CTSBC member and UConn MBA Candidate Ben North recently traveled to the United Nations Climate Change Conference COP27 in Sharm El-Sheikh, Egypt as part of the UConn@COP Fellowship Program. 

We were fortunate to chat with Ben about his experience.

What impressed you most about the experience? 

Upon arriving at COP27, I was immediately struck by the unparalleled scope and scale of the conference. This year, more than 46,000 attendees participated in the COP, making it the largest diplomatic gathering on earth. The sheer magnitude of this event further exemplifies the overwhelming consensus by over 190 countries for the pressing need to address climate change.

In addition to the annual formal negotiation process between countries to shape international climate policy, at any given moment during the conference, there were hundreds of panel discussions happening in pavilions for almost every country on earth and a multitude of non-governmental organizations. These discussions spanned the full spectrum of topics related to climate change, from indigenous leaders in the Amazon discussing the challenges of participating in forest carbon markets to European ministers of the environment discussing strategies and policies to phase out oil and gas production. Also, the vibrant melting pot of cultures at COP27 both captivated and inspired me by seeing people from opposite ends of the world speaking different languages and wearing distinct clothing yet coming together to address the common threat of climate change.

What did you learn?

I came to realize quite clearly the United Nations COP is not just about the collective fight to address climate change. It is a critical mechanism for fostering collaboration and dialogue between countries, including those engaged in rising tension and conflict. As an example, the U.S. and China agreed to resume climate negotiations through COP27, which remained stalled for three months prior due to Nancy Pelosi’s visit to Taiwan. Arguably, COP27 acted as a catalyst to help restart dialogue between the two countries, not just on climate but on a range of other issues. With the U.S. and Chinese economies being the world’s largest emitters, accounting for almost half of global emissions, coordination between these two countries is paramount for making meaningful steps to reduce global emissions.

Also, while the formal multilateral negotiations are often a central focus of these COP meetings, the COP continues to play an increasingly impactful role in addressing climate change by acting as a conduit for creating bilateral agreements, facilitating the flow of capital, and disseminating innovations between countries, businesses, and non-governmental organizations. As a result, the COP helps to precipitate a much greater climate impact beyond merely the outcomes of the formal negotiation process.

What was surprising?

I was astonished by the level of interaction and access we had with many of the leaders present at the conference. For example, less than an hour after first arriving at COP27 we had the incredible opportunity to meet John Kerry, the U.S. Special Presidential Envoy for Climate. He told us he wanted to read the blog articles from the UConn@COP Fellows, where we shared our perspectives and experiences from the conference. Our articles then got sent not only to John Kerry but also to the entire U.S. climate team!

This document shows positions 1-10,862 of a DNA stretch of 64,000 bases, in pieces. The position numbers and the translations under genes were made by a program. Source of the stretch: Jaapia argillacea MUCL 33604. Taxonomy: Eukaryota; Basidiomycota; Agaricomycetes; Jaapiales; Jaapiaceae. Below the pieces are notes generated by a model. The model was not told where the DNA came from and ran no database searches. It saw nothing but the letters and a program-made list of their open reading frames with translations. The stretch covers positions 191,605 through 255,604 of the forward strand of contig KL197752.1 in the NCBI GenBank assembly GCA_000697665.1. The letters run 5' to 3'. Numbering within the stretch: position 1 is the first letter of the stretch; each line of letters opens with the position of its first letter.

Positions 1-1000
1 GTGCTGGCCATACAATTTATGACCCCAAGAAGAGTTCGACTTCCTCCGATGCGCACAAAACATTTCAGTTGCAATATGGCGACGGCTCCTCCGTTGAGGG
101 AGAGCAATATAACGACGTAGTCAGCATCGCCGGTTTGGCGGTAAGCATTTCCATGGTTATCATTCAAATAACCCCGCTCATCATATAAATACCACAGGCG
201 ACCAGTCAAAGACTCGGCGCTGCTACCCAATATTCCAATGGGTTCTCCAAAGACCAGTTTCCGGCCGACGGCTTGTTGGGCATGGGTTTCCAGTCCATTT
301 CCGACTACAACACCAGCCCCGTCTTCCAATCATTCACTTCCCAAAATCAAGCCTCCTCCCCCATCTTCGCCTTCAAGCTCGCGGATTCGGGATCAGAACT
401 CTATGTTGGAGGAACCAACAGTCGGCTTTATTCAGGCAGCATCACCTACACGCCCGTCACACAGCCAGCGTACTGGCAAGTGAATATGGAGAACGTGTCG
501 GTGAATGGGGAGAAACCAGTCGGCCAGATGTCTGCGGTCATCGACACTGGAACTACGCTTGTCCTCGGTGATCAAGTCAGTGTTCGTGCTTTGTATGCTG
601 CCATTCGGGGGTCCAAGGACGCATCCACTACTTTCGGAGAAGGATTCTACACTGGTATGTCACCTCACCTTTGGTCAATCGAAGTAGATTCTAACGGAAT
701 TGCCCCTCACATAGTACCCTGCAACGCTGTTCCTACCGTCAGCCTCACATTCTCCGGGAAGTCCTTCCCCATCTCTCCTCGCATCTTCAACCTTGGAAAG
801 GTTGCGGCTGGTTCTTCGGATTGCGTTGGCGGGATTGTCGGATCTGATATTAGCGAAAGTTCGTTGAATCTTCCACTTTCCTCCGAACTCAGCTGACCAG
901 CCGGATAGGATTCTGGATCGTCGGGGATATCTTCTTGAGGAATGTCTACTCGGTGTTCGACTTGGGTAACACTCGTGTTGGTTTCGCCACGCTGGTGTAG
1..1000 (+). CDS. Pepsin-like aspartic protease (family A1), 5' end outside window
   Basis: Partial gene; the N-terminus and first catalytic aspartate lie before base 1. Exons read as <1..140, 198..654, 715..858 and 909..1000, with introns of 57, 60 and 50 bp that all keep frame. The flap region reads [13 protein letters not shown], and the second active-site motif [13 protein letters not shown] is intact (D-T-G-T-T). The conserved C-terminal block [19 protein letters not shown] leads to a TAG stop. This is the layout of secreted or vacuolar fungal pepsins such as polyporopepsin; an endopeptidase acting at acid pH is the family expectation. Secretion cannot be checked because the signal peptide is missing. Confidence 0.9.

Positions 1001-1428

Also, I was surprised by the chance discussions I had with delegates that I bumped into from different countries. For example, on the bus ride back from the conference one night, I sat next to a woman from the pacific island nation of Vanuatu. She described the impact of climate change in her country, including creating salt-water intrusion impacting the country’s water supplies, reducing agricultural productivity, and degrading coral reefs and fisheries. She told me that many other small pacific island nations face similar challenges that are expected to worsen. 

As a result of this discussion and similar interactions, on the last day I was there, I made a point to meet as many people as possible from around the world. If I were to go back, I would do that nonstop. It was a great way to learn the desired outcomes for different countries in the negotiation process and to develop a clearer picture of everything happening.

It’s very difficult to get an invitation to attend COP27. What made it possible for you? 

Attending the COP27 would not have been possible without the critical coordination and fundraising support provided by the UConn Office of Sustainability through the UConn@COP Fellowship program. This year, 14 students and seven faculty and staff members attended the conference from UConn. Funding for the program comes from a variety of sources, including business sponsors, alumni donors, and university departments and professors. The UConn@COP Fellowship program depends on the continued support from these donors every year to give students access to this transformative experience as part of their time at UConn. 

How did COP27 transform you? 

Participating in COP27 provided me with unique exposure to the international policy negotiation process, cutting-edge approaches for addressing climate change, and to government and business leaders from diverse cultures around the world. As commitments to address climate change continue to rise globally, in our state, and at UConn, this experience provides graduate and undergraduate students an invaluable springboard for professional development to become leaders at the forefront of this transition to deliver on these ambitious targets. 

If you are interested in supporting UConn students to attend future COP meetings, please consider donating to the UConn@COP Fund. Additionally, if you want to become a business or organizational sponsor of the UConn@COP Fellowship Program, please contact the UConn Office of Sustainability (sustainability@uconn.edu).